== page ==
Monday, October 30, 2006

The End of Normal

Today is the one-year anniversary of My Last Day as a Normal Person. On a tiny scale, it's sort of like how everyone feels about September 10, 2001. You know: On September 10, you were out at the mall or lying around watching TV or whatever, and everything was fine, and then the next day the world started falling down, and from then on you went to the mall "so the terrorists wouldn't win."

October 31, 2005, I got up, dressed my five-month-old as Princess Leia from Star Wars (OK, maybe the term "Normal Person" is relative), and went to a Halloween party put on by a stay-at-home moms' group that I belong to. When Princess Leia and I got home, the light was flashing on the answering machine. It was a nurse from my doctor's office calling about my test results.

Aw, I thought, it's my low iron again. I've had slightly low iron off and on for years, but I've never really worried about it. As soon as I get a roast-beef sandwich in me, it goes right back up. I figured I'd call back and get another lecture about eating more red meat and leafy greens. Instead, the nurse told me that my protein level was too high. I'd never heard of this.

"What does that mean?" I asked.

"It means you have too much protein," said the nurse.

This nurse, by far, would turn out to be the least helpful medical professional I'd encounter through this whole thing.

She told me I needed to go to a "specialist" to get this protein thing sorted out, although she never mentioned several key details, such as, "He's an oncologist" or "He works at the Cancer Center." I didn't know anything about doctors, so I didn't think to ask. I wrote down the name of the doctor and the appointment date, thinking this was all very bizarre. Why couldn't my regular doctor just tell me what was wrong? As soon as I got off the phone, I went straight to the Internet and Googled "high protein." All I could find was a rare disease called multiple myeloma, but the Internet claimed that it only affected people over age 70 -- mostly men -- and came with a whole host of nasty symptoms, including bone pain, infections, and kidney failure. Most people who had it had just three years to live. I sure didn't have that.

A couple of days later, I got a letter in the mail from the Kansas City Cancer Center.

The letter confirmed my appointment and then explained that I would need to go to such-and-such building for my first appointment, but then I'd be going to another-such building for my chemotherapy appointments. I called Helpful Nurse back in a panic.

"Oh, we're not sending you there because we think you have cancer," she lied. "It's because he's also a blood expert."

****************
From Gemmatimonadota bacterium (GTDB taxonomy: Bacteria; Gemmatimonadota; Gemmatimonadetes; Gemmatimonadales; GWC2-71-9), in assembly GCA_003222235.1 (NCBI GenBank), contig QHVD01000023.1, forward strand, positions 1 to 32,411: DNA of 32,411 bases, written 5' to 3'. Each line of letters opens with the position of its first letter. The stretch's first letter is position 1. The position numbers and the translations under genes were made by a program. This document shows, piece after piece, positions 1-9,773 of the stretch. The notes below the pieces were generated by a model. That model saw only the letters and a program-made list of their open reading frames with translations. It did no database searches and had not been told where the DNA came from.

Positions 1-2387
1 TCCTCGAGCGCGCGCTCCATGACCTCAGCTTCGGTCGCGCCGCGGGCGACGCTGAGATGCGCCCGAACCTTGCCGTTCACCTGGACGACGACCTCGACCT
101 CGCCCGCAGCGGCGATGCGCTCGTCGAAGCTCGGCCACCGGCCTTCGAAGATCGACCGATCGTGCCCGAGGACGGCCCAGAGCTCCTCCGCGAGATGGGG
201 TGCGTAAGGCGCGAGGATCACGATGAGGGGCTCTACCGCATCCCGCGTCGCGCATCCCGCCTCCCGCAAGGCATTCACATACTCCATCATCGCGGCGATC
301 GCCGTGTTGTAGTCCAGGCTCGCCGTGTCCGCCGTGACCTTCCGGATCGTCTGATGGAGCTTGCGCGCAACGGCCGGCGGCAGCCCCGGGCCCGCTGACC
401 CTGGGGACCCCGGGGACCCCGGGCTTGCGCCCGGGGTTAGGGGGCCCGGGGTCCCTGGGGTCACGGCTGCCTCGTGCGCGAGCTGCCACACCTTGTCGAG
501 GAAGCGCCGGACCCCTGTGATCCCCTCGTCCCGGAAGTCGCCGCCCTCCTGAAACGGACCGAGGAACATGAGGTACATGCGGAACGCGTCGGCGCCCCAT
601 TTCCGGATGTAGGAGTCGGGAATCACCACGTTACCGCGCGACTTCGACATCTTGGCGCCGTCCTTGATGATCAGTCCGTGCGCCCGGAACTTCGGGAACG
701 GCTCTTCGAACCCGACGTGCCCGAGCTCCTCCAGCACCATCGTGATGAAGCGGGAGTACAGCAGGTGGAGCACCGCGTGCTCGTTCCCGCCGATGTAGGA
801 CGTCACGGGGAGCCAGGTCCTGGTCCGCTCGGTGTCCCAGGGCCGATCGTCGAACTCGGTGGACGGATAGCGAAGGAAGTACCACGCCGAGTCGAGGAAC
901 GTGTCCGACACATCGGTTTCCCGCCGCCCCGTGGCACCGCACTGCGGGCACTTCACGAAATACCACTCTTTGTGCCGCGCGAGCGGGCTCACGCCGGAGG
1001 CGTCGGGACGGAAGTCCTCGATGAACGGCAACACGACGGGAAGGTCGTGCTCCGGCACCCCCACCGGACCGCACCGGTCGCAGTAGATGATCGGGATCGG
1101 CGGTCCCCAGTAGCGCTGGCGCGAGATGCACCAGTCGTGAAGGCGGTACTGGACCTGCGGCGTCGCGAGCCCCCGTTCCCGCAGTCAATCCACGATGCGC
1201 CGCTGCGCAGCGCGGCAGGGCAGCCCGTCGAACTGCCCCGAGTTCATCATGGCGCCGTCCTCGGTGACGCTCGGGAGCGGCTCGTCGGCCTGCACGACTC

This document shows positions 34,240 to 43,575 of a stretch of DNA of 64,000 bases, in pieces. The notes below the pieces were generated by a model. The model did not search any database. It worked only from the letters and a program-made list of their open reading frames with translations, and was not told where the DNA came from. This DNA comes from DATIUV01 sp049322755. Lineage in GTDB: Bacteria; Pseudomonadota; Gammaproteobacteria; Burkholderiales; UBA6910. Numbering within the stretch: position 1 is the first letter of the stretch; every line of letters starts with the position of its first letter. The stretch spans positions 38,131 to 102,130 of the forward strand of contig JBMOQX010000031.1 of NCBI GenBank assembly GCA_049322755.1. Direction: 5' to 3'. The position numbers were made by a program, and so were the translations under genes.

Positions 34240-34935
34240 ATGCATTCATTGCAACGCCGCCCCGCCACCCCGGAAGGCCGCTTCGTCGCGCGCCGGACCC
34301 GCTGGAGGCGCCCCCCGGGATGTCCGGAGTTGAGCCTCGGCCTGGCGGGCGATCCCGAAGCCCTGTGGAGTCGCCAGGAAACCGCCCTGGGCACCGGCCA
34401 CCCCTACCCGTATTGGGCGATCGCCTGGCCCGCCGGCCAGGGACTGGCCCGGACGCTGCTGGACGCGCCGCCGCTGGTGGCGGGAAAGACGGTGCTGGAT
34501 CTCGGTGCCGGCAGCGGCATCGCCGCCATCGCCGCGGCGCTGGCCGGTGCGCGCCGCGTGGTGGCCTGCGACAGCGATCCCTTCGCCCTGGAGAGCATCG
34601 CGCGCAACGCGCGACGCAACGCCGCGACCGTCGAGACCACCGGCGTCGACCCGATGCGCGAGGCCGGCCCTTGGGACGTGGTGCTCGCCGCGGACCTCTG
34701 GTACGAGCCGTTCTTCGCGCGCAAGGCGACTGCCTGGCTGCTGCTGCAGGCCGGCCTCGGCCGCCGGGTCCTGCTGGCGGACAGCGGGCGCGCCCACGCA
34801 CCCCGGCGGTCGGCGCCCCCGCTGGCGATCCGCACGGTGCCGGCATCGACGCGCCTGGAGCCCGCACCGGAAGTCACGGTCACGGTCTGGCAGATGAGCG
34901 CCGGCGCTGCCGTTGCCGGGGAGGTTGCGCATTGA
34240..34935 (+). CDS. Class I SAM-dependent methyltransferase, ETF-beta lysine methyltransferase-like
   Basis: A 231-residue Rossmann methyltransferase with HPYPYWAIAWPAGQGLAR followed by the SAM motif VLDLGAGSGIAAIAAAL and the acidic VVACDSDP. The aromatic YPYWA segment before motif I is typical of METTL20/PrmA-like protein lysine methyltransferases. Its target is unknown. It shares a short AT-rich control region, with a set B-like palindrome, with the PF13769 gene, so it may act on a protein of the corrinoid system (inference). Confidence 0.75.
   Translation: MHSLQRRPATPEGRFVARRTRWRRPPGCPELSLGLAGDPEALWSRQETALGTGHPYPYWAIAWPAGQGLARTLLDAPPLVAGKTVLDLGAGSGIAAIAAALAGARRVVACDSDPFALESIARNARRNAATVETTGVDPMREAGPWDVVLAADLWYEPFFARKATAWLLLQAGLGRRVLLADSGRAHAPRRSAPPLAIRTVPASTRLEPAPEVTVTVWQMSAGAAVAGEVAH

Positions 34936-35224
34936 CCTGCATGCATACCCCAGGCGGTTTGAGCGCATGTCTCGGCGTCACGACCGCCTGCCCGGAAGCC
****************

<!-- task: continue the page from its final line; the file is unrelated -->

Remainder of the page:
"Well, I guess I needed to check," I said, "because just I got a letter telling me which building to go to for my chemotherapy."

"Oh, yeah," said Helpful Nurse, "they did change the chemotherapy building."

Let's take a brief time out for a side note here: Back when I was in college in South Dakota, I had a great linguistics professor who never failed to crack me up. She was from New York. One day, she told this story: "The first time I came to South Dakota, I called my husband and said, 'We're not moving here.' He said, 'Why not?' I said, 'BECAUSE THERE IS A JOHN DEERE TRACTOR AT THE AIRPORT!' He said, 'So?'" (Dramatic pause) "We later divorced because of his inability to understand metaphor."

My point, and I do have one, is all I could think of after that phone call was, "Wow. Helpful Nurse has the inability to understand metaphor."

I guess there are worse things than having cancer.

Anyway, I wouldn't get my official diagnosis until late November, but October 31 is when it all began. The End of Normal.


amanda said...

Wow...sounds like helpful nurse love lamp, too. It's amazing that some of these folks have the medical skills required to keep their jobs.

I hope that you have the best day that you can tomorrow.

DavidE said...

Apparently remedial English is not required to get a nursing degree!!
Many of the nurses, doctors and other medical professionals could also use of few credit hours in:
"Common Sense: how to deliver bad news"
"Word association from the patients perspective: when I say cancer, you think "death"
"How to slow down and make sure I'm looking at the correct file"
And many, many more…..

John Wagner said...

But it was the beginning of the "new normal" for you. Um, I think we would like to go back to the old normal, thank you very much.

In and on-line support group I am a member of, there was a topic of how members were told they had chronic lymphocytic leukemia. Most were told over the phone and the majority were told not to worry because it was the "good kind." Well, I am more than willing to give them my "good kind" of cancer. Oh, and they can also take my chemo treatments for me to fight this "good kind" of cancer that has no cure.

There were some real horror stories, too. One guy was in the the ER with his wife, when a young doctor came in behind the curtain and asked, "So, how long have you had leukemia?" That was the first he knew anything about it.

Another was called up on a Friday night and told not to do anything over the weekend because if he cut himself he could bleed to death (his platelets were extremely low). But, he was told not to worry and he was just supposed to come into the office on Monday morning.

I agree with David, where the heck is the training in medical school?